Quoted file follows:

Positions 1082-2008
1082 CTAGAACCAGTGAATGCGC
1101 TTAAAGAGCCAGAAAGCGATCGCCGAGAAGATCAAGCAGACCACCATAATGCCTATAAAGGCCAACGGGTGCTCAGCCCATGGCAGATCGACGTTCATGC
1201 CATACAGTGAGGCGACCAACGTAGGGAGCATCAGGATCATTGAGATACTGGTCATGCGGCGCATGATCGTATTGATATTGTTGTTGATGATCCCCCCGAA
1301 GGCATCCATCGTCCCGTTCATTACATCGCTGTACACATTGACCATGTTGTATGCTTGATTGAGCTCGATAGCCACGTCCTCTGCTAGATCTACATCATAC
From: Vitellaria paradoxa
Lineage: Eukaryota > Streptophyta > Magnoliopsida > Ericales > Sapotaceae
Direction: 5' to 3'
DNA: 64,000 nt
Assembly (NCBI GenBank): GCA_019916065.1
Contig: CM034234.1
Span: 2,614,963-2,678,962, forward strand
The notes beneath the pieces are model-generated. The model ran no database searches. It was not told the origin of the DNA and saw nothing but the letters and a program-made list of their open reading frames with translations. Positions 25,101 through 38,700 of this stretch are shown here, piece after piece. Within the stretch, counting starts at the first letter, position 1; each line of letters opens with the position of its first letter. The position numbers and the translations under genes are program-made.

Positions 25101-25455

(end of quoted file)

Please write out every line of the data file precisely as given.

Positions 1082-2008
1082 CTAGAACCAGTGAATGCGC
1101 TTAAAGAGCCAGAAAGCGATCGCCGAGAAGATCAAGCAGACCACCATAATGCCTATAAAGGCCAACGGGTGCTCAGCCCATGGCAGATCGACGTTCATGC
1201 CATACAGTGAGGCGACCAACGTAGGGAGCATCAGGATCATTGAGATACTGGTCATGCGGCGCATGATCGTATTGATATTGTTGTTGATGATCCCCCCGAA
1301 GGCATCCATCGTCCCGTTCATTACATCGCTGTACACATTGACCATGTTGTATGCTTGATTGAGCTCGATAGCCACGTCCTCTGCTAGATCTACATCATAC
From: Vitellaria paradoxa
Lineage: Eukaryota > Streptophyta > Magnoliopsida > Ericales > Sapotaceae
Direction: 5' to 3'
DNA: 64,000 nt
Assembly (NCBI GenBank): GCA_019916065.1
Contig: CM034234.1
Span: 2,614,963-2,678,962, forward strand
The notes beneath the pieces are model-generated. The model ran no database searches. It was not told the origin of the DNA and saw nothing but the letters and a program-made list of their open reading frames with translations. Positions 25,101 through 38,700 of this stretch are shown here, piece after piece. Within the stretch, counting starts at the first letter, position 1; each line of letters opens with the position of its first letter. The position numbers and the translations under genes are program-made.

Positions 25101-25455